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acquaintance admired affected agreeable allowed amusement appearance army arrived attention beautiful body called character common considerable considered continued conversation court dress duke England English entered equal Europe expected eyes fortune France French Geneva German give greater greatest hand happened happiness honour idea imagine importance inhabitants interest Italy kind king lady late LETTER lives magnificent manner means ment mentioned mind mountains nature never objects obliged observed occasion officers opinion palace Paris particular party pass perform person piece play pleasure politeness present prince rank reason received remain remarkable respect seems seen sentiments side situation society soldiers soon spirit streets subjects taken taste thing thought tion told town travellers turn valley walk whole young
Strona 195 - JüSTUM et tenacem propositi virum Non civium ardor prava jubentium, Non vultus instantis tyranni Mente quatit solida, neque Auster Dux inquieti turbidus Hadriae, Nec fulminantis magna manus Jovis ; Si fractus illabatur orbis Impavidum ferient ruinae.
Strona lii - Vice, for vice is necessary to be shewn, should always disgust.} nor should the graces of gaiety, or the dignity of courage, be so united with it as to reconcile it to the mind. Wherever it appears, it should raise hatred by the malignity of its practices, and contempt by the meanness of its stratagems ; for while it is supported by either parts or spirit, it will be seldom heartily abhorred.
Strona xxxiii - With Memoir of his Life. To which is prefixed a view of the Commencement and Progress of Romance, by JOHN MOORE, MD A New edition.
Strona 281 - He speaks a great deal/ continues the Doctor ; 'yet those who hear him, regret that he does not speak a good deal more. His observations are always lively, very often just; and few men possess the talent of repartee in greater perfection.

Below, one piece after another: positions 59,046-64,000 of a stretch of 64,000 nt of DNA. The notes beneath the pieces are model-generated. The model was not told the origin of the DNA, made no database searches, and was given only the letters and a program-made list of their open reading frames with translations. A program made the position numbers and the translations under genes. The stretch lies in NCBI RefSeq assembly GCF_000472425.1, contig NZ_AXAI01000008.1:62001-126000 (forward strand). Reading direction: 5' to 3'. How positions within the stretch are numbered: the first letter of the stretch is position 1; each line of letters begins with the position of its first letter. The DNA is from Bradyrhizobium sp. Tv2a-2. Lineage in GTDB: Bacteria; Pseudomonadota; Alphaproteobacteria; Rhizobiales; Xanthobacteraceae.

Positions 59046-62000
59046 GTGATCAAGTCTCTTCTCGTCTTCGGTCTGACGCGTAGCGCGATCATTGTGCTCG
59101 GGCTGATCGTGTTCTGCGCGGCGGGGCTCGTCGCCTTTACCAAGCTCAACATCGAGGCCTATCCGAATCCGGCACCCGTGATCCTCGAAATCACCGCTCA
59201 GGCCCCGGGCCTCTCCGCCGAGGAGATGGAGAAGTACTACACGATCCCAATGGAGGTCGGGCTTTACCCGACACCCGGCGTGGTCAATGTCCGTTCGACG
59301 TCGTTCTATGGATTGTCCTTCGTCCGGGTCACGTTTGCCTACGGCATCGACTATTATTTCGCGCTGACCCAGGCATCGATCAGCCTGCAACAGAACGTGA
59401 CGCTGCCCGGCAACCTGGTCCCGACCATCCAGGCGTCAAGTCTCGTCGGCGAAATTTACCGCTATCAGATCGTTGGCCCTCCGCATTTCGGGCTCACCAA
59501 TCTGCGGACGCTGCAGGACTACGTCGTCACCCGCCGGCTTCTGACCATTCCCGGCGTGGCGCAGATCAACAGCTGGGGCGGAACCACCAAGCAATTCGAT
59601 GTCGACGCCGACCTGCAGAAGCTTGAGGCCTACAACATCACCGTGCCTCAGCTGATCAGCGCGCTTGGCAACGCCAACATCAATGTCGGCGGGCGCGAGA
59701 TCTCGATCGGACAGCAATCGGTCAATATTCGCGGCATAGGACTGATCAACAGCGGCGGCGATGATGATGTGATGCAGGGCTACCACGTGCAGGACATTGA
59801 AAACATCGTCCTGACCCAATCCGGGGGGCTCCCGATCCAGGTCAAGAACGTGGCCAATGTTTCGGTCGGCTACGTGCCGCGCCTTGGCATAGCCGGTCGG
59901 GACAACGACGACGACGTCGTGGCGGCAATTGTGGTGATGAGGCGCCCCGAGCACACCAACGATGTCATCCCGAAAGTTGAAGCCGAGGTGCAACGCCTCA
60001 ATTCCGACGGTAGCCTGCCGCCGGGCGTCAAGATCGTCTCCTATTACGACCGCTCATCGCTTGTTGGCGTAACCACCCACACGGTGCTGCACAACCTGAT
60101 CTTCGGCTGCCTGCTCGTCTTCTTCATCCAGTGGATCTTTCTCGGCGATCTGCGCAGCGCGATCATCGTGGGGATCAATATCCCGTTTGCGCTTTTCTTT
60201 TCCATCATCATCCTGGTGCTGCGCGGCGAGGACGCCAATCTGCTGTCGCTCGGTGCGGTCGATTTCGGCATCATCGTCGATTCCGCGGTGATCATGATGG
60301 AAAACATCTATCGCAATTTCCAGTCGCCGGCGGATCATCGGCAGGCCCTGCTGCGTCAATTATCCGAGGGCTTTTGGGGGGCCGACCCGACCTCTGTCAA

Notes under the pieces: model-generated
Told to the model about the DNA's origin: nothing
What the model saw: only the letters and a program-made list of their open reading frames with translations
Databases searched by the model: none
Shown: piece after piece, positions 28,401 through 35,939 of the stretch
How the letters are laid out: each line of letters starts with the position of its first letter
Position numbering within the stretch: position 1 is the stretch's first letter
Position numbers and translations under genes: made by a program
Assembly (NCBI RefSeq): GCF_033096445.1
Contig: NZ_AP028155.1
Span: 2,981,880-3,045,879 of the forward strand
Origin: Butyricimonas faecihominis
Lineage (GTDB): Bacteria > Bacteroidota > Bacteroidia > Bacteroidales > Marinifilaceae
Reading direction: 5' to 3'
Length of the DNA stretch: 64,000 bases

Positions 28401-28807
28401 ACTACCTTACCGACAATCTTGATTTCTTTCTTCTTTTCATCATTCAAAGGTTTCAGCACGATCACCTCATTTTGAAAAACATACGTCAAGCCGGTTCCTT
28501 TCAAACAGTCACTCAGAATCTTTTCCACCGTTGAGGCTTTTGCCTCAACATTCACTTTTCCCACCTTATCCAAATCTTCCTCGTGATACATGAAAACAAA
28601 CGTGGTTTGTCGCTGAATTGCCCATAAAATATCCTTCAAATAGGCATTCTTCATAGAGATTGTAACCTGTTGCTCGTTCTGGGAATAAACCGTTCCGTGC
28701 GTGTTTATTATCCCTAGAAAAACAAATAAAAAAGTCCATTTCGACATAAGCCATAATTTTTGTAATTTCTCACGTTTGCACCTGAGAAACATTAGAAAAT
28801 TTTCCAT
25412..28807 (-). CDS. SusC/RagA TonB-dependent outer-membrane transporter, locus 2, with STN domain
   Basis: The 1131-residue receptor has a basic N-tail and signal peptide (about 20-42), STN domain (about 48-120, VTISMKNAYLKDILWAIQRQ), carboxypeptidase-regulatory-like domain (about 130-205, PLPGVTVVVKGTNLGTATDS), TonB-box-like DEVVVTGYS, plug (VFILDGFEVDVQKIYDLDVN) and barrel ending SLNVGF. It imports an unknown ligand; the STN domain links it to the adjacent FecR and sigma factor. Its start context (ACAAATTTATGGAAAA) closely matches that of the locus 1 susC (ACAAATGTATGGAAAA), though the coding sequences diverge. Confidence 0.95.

Strona lii - I cannot discover why there should not be exhibited the most perfect idea of virtue; of virtue not angelical, nor above probability — for what we cannot credit we shall never imitate — but the highest and purest that humanity can reach, which, exercised in such trials as the various revolutions of things shall bring upon it, may, by conquering some calamities and enduring others, teach us what we may hope and what we can perform.
Strona 106 - In the morning he has a look of anxiety and discontent, but this gradually wears off, and after dinner he seems cheerful ; yet an air of irony never entirely forsakes his face, but may always be observed lurking in his features whether he frowns or smiles. When the weather is favourable he takes an airing in his coach with his niece, or with some of his guests, of whom there is always a sufficient number at Ferney. Sometimes he saunters in his garden ; or if the weather does not permit him to go...
Strona lii - In narratives, where historical veracity has no place* I cannot discover, why there should not be exhibited the most perfect idea of virtue ; of virtue not angelical, nor above probability, for what we cannot credit we shall never imitate ; but the highest and purest that humanity can reach...
Strona 48 - how long will this last with these poor people?' 'Ah, pour le coup,' said he, ' voila une reflexion bien Anglaise; • — that, indeed, is what I cannot tell; neither do I know how long you or I may live; but I fancy it would be great folly to be sorrowful through life, because we do not know how soon misfortunes may come, and because we are quite certain that death is to come at last.' " When we arrived at the inn to which we had ordered the postilion to drive, we found the soldier and Fanchon....
Strona 338 - Emperor himself had used, to banish every inconveniency of that kind from the Court of Vienna. To which he replied, " It would be hard indeed, if, Because I have the ill fortune to be an Emperor, I should be deprived of the pleasures of social life, which are so much to my taste.